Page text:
In fact, in the summer, there can be no required activities at all. Coaches aren't even allowed to observe the regular pickup games in the gym, and even strength and conditioning workouts are non-mandatory.
But when the fall semester begins, coaches and players are allowed to ease into practice. The NCAA allows up to 8 hours of required activities per week. For two of those hours, players are allowed to work directly with the coaches.
These individual workouts (known in basketball slang simply as "individuals") can be literally individual, but usually involve small groups of 2-4 players. The other six hours are spent in required strength and conditioning workouts.
The changes in the activities are accompanied by an increasing sense of urgency in the minds of the players.
"In summer you're trying to focus and set your goals," said junior guard Abi Ramsey after an individual workout on Wednesday.
"You're trying to forget about last season. It's when you start getting your conditioning and getting back in shape. You have a lot of aspirations in the summer, but they're mostly just thoughts.
"Right now, it's so much more intense. We all know that right now determines how the first week of practice is going to be, and that's going to set the tone for the rest of the season.
"Our pickups and these individuals are so competitive. In the summer it's a lot more laid back. I think right now is the most crucial part of the year because if we're not training as hard as possible right now, then we're just wasting time when the season starts, trying to get in shape then."
Until this point of the pre-season, the individual workouts in Memorial have been in groups of two, guards with guards, and posts with posts, twice a week for about 30 minutes.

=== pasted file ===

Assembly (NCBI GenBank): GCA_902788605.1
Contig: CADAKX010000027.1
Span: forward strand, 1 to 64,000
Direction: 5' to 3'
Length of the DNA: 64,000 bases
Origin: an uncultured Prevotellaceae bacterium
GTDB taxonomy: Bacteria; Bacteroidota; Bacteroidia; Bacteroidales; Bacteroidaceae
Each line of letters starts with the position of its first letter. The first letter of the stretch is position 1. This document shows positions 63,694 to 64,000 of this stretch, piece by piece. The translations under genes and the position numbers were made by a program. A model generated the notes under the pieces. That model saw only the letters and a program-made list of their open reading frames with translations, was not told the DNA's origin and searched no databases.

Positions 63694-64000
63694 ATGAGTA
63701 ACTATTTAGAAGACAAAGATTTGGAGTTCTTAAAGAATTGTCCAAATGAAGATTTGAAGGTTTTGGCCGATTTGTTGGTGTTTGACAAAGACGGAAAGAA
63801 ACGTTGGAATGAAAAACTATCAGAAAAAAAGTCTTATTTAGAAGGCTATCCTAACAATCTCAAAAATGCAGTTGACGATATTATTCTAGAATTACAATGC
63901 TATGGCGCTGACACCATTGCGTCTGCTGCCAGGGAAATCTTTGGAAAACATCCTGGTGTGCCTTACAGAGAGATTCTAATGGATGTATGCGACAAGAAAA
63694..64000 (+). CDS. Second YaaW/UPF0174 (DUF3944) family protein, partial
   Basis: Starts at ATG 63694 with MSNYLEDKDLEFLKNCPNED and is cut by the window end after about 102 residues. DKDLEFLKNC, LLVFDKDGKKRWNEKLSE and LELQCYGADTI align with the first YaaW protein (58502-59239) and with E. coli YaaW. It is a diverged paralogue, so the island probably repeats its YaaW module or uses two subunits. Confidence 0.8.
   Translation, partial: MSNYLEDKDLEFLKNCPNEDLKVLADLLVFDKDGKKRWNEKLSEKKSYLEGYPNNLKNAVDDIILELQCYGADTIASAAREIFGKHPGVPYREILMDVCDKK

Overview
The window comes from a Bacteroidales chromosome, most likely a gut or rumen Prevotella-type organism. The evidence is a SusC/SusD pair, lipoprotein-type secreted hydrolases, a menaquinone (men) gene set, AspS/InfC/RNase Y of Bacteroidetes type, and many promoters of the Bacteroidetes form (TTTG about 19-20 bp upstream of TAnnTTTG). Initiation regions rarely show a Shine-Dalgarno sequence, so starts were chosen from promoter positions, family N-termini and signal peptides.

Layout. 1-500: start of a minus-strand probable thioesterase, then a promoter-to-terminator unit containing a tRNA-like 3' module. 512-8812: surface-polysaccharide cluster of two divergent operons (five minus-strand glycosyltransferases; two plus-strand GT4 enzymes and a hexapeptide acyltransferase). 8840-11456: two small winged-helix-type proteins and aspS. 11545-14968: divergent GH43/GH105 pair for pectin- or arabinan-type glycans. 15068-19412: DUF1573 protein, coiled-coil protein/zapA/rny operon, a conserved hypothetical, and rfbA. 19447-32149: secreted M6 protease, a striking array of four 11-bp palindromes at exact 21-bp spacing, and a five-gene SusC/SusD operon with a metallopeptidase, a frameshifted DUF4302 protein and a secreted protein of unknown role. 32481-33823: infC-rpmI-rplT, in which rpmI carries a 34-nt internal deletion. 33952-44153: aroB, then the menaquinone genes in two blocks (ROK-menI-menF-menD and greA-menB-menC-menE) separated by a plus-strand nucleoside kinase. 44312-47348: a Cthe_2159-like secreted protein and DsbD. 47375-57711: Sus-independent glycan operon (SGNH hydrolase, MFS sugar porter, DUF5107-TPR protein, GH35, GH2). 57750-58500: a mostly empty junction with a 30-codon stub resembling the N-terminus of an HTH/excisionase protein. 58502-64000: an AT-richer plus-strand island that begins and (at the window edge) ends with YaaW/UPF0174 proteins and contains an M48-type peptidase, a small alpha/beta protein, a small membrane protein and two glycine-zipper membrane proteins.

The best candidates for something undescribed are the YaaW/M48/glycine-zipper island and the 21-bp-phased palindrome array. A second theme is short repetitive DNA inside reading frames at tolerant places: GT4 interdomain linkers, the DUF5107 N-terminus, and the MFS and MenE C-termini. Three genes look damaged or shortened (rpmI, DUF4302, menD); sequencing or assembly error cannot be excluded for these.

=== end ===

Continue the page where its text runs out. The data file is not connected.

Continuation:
The players rotate, so different players are paired with each other during workouts, but coaches remain constant, with Kristin Schneider working with the guards and Vicky Picott working with the posts.
"We try to put freshmen with one of the older people as much as possible because they've been through workouts before," said Schneider after Wednesday's workout with Ramsey and freshman guard Caroline Williams.
"It's easier to follow someone's lead than to try to figure out what the heck you're doing, and they can see how hard they need to work in individuals. It's so completely different than high school."
Much of the work in individuals emphasizes fundamentals, such as footwork, but at the same time, they're working on different elements of the offense.
"We don't do a drill just to drill it," said Schneider. "We'll work on different shots they'll get during the games."
For example, during Wednesday's workout, two folding chairs were part of the team. "A lot of times we'll set double screens at the end of our plays, so they were the offensive players setting the screens," Schneider said.
"I use them as props so they'll know to hesitate at the screen. And then we did transition shots out of the break. They were just working on getting their footwork down and being able to hit the open 3 once the point passes it to them."
Next week will brings a couple of new wrinkles. After working for weeks with two guards or two posts, the coaches will work in groups of four, guards and posts together for the first time.
And then, beginning on Saturday, October 18, the NCAA practice limit jumps to 20 hours per week, and the entire team can begin to practice together under the supervision of the coaches.
And that's when the new season begins in earnest.
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